I’ve always been a bit of a show-off with my writing. After years of excelling in academic writing before moving on to articles about serious human rights issues, I’ve always been of the mindset that if I want people to read my work, I have to be a ‘good writer,’ and being a good writer involves a certain amount of showing off.
By ‘showing off,’ I mean using 15 words when I could have used 5, waffling my way around the point to sound intelligent while actually just managing to make everything a lot more complicated than it needed to be.
For years, this style of writing has been considered superior.
Professors emphasise that this way of writing makes you sound more authoritative, more qualified, more professional.
But are they right?
Recently, I came across an article by Paul Graham called ‘Should We Write Like We Talk?’ and as soon as I saw the title, I was intrigued.
The gist of what Paul says in the article is that there are two types of language - written language and spoken language, and that if you want people to read what you have to say, you should be using spoken language when you write.
Spoken language is the way we talk to our friends. It is peppered with slang, minor grammatical errors, and simple words. We use short sentences and try to get straight to the point.
Written language, on the other hand, is, well, the way we write. Most of us adapt a very different style of language when we write verses when we talk. We become more formal, we use longer words and often find ourselves using turns of phrase that would seem ridiculous if we said them in conversation with friends.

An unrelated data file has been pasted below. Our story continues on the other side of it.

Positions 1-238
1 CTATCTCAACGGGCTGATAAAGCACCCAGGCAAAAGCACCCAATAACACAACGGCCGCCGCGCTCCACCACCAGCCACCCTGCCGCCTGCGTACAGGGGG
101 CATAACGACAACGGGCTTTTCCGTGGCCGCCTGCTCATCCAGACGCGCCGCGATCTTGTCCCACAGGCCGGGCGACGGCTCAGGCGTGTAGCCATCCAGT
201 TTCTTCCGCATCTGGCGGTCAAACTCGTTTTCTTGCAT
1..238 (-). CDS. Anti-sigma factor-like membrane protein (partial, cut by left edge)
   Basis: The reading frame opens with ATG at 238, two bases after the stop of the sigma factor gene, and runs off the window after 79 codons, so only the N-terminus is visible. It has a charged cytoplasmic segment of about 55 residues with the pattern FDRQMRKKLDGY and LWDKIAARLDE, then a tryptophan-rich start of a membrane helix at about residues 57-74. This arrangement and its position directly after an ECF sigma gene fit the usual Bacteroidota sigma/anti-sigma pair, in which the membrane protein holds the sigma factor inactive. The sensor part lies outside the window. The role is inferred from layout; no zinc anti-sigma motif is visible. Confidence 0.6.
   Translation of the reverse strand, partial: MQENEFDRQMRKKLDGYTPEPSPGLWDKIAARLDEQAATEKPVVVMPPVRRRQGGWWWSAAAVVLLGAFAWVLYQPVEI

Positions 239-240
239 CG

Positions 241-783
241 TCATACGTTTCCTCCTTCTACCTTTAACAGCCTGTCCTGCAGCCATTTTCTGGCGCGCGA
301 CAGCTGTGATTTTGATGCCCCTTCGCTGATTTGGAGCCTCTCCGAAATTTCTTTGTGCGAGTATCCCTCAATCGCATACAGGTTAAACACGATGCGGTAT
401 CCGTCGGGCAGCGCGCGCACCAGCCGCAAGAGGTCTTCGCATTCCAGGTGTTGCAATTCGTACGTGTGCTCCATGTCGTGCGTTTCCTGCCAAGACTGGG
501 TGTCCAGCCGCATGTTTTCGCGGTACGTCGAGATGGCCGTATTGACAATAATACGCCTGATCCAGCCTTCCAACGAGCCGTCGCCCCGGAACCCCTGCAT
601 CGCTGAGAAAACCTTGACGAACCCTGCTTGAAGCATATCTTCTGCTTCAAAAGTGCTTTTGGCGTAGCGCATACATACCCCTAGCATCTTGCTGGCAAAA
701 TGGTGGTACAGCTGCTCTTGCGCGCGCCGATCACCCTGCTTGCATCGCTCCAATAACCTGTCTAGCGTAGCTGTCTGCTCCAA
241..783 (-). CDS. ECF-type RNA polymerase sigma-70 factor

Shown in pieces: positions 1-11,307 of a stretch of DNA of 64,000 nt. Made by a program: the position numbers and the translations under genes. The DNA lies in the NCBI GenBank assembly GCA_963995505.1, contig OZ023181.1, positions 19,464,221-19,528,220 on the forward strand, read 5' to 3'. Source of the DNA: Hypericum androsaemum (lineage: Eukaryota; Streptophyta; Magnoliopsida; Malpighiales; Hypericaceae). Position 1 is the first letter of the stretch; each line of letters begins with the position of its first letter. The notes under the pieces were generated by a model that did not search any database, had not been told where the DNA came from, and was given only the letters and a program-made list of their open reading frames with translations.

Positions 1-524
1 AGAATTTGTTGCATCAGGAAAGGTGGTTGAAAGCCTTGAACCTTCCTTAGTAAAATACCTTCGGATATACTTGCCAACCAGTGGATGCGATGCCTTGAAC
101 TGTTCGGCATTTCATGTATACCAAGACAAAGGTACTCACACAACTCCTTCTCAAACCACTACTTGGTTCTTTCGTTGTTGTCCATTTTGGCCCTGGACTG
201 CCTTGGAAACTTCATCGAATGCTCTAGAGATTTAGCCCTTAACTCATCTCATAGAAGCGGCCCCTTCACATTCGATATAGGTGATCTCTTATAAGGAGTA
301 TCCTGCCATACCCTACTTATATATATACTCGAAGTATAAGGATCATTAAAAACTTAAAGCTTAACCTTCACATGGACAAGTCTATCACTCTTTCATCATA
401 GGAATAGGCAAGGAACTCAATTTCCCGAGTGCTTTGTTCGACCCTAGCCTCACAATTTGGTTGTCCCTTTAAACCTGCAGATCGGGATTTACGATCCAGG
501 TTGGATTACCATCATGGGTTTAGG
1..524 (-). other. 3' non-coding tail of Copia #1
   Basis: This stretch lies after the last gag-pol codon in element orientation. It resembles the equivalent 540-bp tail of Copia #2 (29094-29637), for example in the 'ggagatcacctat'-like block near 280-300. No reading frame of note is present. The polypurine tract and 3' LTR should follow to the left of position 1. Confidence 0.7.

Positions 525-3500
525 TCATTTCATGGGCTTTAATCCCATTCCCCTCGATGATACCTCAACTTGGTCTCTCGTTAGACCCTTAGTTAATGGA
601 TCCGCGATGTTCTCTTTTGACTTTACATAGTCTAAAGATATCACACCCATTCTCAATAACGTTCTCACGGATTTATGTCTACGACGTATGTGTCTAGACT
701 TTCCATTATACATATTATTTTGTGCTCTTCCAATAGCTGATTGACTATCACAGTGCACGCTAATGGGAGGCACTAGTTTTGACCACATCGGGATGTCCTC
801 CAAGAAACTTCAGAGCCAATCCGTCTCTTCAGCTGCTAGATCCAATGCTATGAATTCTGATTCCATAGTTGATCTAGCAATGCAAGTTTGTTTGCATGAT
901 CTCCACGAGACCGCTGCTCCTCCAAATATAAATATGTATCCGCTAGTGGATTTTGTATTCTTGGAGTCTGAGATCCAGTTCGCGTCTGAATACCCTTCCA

In short, we have a telephone voice when we write.
Graham argues that, contrary to popular opinion, better writers use spoken language rather than written language. In other words, they write like they talk.
His reasons are simple - written language is more complex, meaning that it takes more work to read it, and if you want people to read your work then you shouldn’t make it difficult for them.
He has a point.
As an academic writer turned blogger, I’ve had my own struggles transitioning from writing the kind of pieces that a university professor would love to the kind of down-to-earth, conversational style that most people prefer.
I’ve come to accept the fact that complex sentences are not needed to express complex ideas, and that actually, written language gives the impression that you are saying way more than you actually are.
Think of it this way: written language is the kind of language you see politicians using - it says a lot without saying a thing.
Not only that, but written English can often wind up sounding stuffy or distant, and if you want your brand or business to be approachable and appealing to people, the last thing you want is to end up sounding like a robot.
The average human being has an 8th grade reading level, so to get my readers to engage with my content and keep coming back for more, I have to write in a way that doesn’t feel like a chore to read. My readers often tell me that the thing they love the most about my blog is how easy it is to read and how my personality shines through in my posts, making my writing stand out in what is a very competitive field.
And that’s where writing like you speak can benefit YOU.
Most people naturally write in written language, and so if you write like you speak, you already have a head-start against your competitors. With millions of posts being published every single day, you need to set yourself apart and stand out from the crowd.